Freshen Your Living Room
Find living room design ideas for furniture, wall color, lighting, and more to take your living room from blah to beautiful.
Everything In This Slideshow
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Change a living room with silky pillows and velvet slipcovers for entertaining and corduroy pillows and denim slipcovers for everyday. Consider adding a woven basket or cozy chenille throw.
Various textures suit any style. Here are a few to consider:
-- Traditional--Hand-tufted rugs, woven wools, tooled silver, cut crystal, gilded frames, silk, china, and polished wood
-- Country--braided rugs, worn wood, rusted metals, chenille spreads, ironstone pottery, and blown glass
-- Romantic--velvet, furry throws, crystal prisms, embroidered fabrics, lace, painted furniture, and hand-hooked rugs
-- Modern--laminated-plywood furniture, plastic, smooth leather, stainless steel, terrazzo flooring, and teak
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Make a Color Statement
Wake up a boring room with a bold color statement. If you're shy about commitment but want a quick shot of color, paint one wall; it can provide a color fix and create a dramatic focal point. Then use color throughout the room to keep the look cohesive.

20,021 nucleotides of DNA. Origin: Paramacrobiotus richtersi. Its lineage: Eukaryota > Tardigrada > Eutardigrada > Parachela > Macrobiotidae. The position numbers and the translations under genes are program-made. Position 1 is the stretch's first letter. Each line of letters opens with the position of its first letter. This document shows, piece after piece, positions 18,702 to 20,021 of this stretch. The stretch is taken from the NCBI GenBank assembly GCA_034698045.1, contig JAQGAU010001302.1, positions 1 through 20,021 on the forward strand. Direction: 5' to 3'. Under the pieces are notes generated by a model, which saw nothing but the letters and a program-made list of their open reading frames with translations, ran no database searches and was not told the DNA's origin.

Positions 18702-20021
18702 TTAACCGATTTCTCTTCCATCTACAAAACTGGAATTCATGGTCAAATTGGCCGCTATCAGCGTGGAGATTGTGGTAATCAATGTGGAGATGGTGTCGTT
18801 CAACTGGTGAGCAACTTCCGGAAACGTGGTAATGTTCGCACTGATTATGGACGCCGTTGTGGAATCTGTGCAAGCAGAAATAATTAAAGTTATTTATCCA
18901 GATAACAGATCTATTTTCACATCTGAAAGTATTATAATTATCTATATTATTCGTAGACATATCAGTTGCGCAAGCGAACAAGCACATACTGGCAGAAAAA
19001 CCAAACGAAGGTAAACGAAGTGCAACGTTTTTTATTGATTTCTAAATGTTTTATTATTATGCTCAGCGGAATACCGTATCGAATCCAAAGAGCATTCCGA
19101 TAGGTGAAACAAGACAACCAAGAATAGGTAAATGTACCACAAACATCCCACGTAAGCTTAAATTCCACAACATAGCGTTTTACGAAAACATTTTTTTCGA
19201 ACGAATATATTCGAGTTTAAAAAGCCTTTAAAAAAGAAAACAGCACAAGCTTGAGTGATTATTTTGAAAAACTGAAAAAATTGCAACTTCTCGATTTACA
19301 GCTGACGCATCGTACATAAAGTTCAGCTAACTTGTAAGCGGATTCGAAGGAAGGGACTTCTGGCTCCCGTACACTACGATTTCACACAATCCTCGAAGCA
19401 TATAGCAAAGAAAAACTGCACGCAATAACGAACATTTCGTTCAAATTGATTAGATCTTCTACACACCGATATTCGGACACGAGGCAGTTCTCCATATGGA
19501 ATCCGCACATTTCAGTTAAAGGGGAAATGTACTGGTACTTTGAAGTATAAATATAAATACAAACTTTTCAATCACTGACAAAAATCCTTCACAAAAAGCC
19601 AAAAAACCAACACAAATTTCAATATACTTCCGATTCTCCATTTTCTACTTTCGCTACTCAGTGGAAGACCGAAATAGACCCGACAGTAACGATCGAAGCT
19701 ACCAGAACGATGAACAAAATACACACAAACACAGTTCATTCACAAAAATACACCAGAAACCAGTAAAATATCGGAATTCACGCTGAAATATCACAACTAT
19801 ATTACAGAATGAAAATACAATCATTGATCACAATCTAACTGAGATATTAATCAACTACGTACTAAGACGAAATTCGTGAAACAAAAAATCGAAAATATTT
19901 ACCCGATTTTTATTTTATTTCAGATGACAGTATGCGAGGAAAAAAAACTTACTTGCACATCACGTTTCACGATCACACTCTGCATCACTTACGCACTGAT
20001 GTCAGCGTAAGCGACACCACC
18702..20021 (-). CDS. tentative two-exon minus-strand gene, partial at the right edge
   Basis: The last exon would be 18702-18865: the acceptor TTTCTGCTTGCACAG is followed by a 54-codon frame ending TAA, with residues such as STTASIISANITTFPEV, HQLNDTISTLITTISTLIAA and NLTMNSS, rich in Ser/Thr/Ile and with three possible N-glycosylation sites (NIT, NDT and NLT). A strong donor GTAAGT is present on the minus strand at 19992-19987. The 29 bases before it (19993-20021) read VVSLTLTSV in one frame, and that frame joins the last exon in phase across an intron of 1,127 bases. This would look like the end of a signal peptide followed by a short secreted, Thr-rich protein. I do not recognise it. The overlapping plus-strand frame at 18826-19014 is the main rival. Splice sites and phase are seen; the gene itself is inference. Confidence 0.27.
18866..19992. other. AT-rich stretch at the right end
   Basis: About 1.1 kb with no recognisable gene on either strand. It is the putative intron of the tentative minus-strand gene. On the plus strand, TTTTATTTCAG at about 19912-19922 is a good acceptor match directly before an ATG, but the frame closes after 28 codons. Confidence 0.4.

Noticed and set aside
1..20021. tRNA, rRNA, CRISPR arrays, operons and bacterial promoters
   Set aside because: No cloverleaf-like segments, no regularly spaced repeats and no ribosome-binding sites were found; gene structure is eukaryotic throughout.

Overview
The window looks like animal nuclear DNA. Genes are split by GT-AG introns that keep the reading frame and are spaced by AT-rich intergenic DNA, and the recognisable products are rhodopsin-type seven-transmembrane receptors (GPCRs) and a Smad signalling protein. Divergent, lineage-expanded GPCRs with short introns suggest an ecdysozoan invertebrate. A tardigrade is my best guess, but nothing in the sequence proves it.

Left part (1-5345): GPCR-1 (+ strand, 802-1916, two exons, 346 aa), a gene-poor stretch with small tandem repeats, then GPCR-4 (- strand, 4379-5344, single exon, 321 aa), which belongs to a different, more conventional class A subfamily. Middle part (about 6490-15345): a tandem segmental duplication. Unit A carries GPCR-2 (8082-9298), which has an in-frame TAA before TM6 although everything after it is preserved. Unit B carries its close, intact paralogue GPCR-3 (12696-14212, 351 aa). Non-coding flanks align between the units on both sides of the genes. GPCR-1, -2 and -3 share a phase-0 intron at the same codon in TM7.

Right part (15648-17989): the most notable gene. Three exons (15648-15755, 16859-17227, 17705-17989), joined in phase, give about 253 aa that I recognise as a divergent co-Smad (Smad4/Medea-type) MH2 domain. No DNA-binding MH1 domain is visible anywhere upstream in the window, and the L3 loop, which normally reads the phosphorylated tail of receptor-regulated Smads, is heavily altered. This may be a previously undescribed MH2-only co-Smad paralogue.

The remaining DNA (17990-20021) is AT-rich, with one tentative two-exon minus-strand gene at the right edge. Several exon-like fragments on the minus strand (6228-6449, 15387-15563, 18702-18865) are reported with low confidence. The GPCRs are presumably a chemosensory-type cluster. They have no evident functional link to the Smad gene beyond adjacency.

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Change the Lampshades
Give your living room an instant facelift by changing the lampshades--think of these affordable accessories as jewelry for a room. Take your lamp base to a retailer and experiment with the options. There's more than one perfect shade for each base.
Boost a ready-made lampshade's personality with a fast, easy facelift. Cut decorative paper to fit your shade--for this unique two-tier shade, we chose two coordinating papers. Slightly overlap the paper at the back, and glue to secure the ends. Punch evenly spaced holes around the top and bottom; then whipstitch the paper to the shade with a thin cord.
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Rearrange the Furniture
For a freebie room transformation, move furniture around. Put some pieces on a diagonal or group them into smaller conversation areas instead of letting them hug the walls. Even swapping artwork from another room can create a refreshing change of pace.
Arrange your living room to reflect the way you and your family like to live, the location of the room, and its traffic patterns. If the room is designed for conversation, gather furniture around a central point and keep it cozy. If it's used as a serene getaway without a television, add a chaise lounge to complement a sofa. Is reading the main activity? Plan for book storage, easy chairs, and adaptable lighting. Be sure to allow for access to furniture and a pathway through the space.
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Add Pattern and Texture with Wallpaper
Wallpaper is a sure way to inject character into any space. But if you're not ready to wallpaper an entire room, consider papering just a section.